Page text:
View attachment 18110 Banned company directors with no medical training are running a clinic that charges drug addicts thousands of pounds for a treatment branded ‘nonsense’ by experts.
Brothers Antoni and Andrei Wilk launched the New Way Clinic, in New Moston, after their recruitment business was wound up by the courts in the public interest.
Their clinic offers bioresonance therapy to vulnerable users for up to £3,000 and claims success rates of up to 97 per cent.
They say the treatment, where addicts are connectd to a machine by two wrist bands, identifies the 'frequency' of the person’s addiction and then neutralises it.
Antoni Wilk told an undercover M.E.N reporter that it would take the NHS 10 years to achieve the results his clinic can achieve in 10 days.
But a drug expert described the science behind the bioresonance equipment as ‘belonging to Dr Who’ – and criticised the Wilk brothers for exploiting addicts to make money.
Antoni, 45, and Andrei, 48, were disqualified from being company directors for nine years in 2006 after their franchise business Drivertime Recruitment Ltd was wound up by the courts.
In the wind-up proceedings, the court heard how franchisees were led to believe they were buying into a successful business, but ended up investing and then losing their life savings.
The brothers, who go by the names Tony and Andy, have gone on to set up New Way Clinic, which they also refer to as Addiction Therapy, in a small office space on Greengate East in New Moston.
It is not illegal for them to run the new business as it is not a limited company.
An undercover M.E.N reporter went to the New Moston clinic and was quoted £2,995 for an eight-day programme to treat a relative’s heroin addiction.
Antoni, who lives in Salford, said the treatment simply involved a two-hour session each day, where addicts are hooked up to the equipment in the clinic while relaxing in a reclining chair.
He told our reporter: “At the end of this detox, they are not in pain and they don’t have any cravings, so they’re sort of free.
“The willpower (needed) is negligible in that you feel as if you don’t need the drug anyway.”
He added: “The NHS doesn’t have any treatment to get you off drugs. They just put you on methadone and then you’re on methadone for 10 years.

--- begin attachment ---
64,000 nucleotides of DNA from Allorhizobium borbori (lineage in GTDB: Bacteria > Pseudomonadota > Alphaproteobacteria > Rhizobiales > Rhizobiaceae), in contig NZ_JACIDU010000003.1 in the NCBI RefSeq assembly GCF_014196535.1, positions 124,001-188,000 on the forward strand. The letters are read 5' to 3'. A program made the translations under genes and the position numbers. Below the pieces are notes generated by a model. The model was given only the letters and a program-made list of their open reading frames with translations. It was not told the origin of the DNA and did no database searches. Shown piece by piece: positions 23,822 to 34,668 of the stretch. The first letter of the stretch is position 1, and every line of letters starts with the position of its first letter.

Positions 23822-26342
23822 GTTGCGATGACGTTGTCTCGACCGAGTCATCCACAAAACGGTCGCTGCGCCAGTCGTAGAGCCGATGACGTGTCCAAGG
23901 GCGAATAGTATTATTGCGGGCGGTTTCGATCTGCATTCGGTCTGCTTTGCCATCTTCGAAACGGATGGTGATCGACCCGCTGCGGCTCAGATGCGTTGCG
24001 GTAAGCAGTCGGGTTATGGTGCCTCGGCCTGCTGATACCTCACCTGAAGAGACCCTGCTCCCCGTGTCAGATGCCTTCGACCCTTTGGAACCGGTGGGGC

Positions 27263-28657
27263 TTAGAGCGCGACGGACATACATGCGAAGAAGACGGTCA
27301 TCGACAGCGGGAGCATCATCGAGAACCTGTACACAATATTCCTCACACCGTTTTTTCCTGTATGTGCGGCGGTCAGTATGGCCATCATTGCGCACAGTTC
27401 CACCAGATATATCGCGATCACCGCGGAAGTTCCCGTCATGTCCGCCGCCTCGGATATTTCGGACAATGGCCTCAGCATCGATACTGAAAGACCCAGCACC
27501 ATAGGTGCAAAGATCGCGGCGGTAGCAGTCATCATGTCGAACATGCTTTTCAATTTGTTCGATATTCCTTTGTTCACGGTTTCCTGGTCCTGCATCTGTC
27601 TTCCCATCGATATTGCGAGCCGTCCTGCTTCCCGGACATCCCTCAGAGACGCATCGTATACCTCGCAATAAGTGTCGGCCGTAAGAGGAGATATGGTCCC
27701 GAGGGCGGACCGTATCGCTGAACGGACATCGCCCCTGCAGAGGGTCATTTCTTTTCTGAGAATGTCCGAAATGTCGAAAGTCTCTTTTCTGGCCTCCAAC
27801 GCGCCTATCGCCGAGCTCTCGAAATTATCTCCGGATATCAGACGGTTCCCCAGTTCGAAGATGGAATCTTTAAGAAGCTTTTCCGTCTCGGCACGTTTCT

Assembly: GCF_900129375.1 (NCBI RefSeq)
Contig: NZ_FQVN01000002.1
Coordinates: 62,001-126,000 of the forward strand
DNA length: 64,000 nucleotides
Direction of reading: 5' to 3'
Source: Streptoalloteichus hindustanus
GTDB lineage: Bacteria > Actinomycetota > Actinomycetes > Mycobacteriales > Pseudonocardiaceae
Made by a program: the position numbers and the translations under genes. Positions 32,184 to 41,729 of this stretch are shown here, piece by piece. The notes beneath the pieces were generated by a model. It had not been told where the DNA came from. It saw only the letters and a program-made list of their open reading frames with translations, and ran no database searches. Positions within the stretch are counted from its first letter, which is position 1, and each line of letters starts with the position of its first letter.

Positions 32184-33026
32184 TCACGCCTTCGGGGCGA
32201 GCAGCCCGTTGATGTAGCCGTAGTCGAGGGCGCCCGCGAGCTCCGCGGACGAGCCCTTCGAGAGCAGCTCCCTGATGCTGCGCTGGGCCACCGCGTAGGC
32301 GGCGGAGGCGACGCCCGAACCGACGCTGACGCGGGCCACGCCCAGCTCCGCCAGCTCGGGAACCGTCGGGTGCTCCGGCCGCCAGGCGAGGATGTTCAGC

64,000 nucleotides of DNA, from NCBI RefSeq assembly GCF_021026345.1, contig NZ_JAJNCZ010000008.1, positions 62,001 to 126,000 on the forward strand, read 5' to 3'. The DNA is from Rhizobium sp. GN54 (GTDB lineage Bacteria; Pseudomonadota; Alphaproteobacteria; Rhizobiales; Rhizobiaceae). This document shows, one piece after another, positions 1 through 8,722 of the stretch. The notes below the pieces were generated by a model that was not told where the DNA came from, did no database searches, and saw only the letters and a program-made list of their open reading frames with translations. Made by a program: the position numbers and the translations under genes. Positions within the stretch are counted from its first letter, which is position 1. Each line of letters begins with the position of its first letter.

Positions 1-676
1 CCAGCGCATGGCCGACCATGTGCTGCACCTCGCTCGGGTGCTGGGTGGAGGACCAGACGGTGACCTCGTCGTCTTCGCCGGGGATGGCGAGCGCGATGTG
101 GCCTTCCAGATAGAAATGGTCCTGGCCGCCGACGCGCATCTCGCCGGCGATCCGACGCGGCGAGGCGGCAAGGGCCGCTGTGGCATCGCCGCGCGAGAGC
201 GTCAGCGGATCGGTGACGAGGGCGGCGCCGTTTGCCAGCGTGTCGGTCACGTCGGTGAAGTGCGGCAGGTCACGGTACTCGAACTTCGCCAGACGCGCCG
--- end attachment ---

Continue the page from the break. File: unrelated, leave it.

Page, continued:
“What we can achieve in 10 days, it takes them 10 years, because there’s no treatment there.”
The brothers also claim to have a clinic on Harley Street in London.
Antoni said the London and Manchester clinics treat 900 people a year for addictions to nicotine, alcohol and class A drugs.
A second undercover reporter spoke to Andrei Wilk and was quoted £245 for an hour-long session to kick a smoking habit. The reporter was told there was no better option available for quitting.
Mike Linnell, from drugs charity Lifeline, said he believed New Way Clinic was trying to exploit vulnerable people to make as much money as possible.
He added: “The comments about achieving in 10 days what takes the NHS 10 years to achieve just show their ignorance of both the people we work with and the nature of addiction.
“Needless to say, this private company offer no evidence and the 'scientific' explanation of this 'treatment' belongs in an episode of Doctor Who.
“It would not be taken seriously by any health care professional.
“It is 'snake oil' salesmanship of the worst kind."
New Way Clinic was criticised by the Advertising Standards Agency (ASA) in 2007 for claiming in a faxed advert that more than 90pc of smokers quit after one bioresonance treatment, while 100pc gave up after two treatments.
In its adjudication, the ASA said the clinic had not provided any evidence to support the claims.
The New Way Clinic website claimed in a section about cocaine a success rate of up to 97 per cent. The website is not currently online.
Dr Peter Elton, public health leader on smoking in Greater Manchester, said: “I’m not aware of any evidence to support this as an effective way of giving up smoking.”
The University of Manchester’s Dr Michael Donmall, director of the National Drug Evidence Centre, said: “Bioresonance, not just in the addictions field, is a controversial subject, but the majority of scientific opinion suggests that it is diagnostic and therapeutic nonsense.
“Scientific studies of bioresonance do not show any effects other than placebo.”
In response to a series of questions put to him by the M.E.N, Antoni Wilk said he and his brother had done no wrong.
He said: “People are entitled to move on with their lives and this is what we have done.
“We have retrained in a different industry to help people with addiction and dependency problems.
“All clients make an informed decision about treatment and do not walk in off the street. We have hundreds of client testimonials which verify the treatment process is successful and viable.”
November 26, 2010
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Media investigation: Manchester clinic charges addicts £3k for 'snake oil' treatment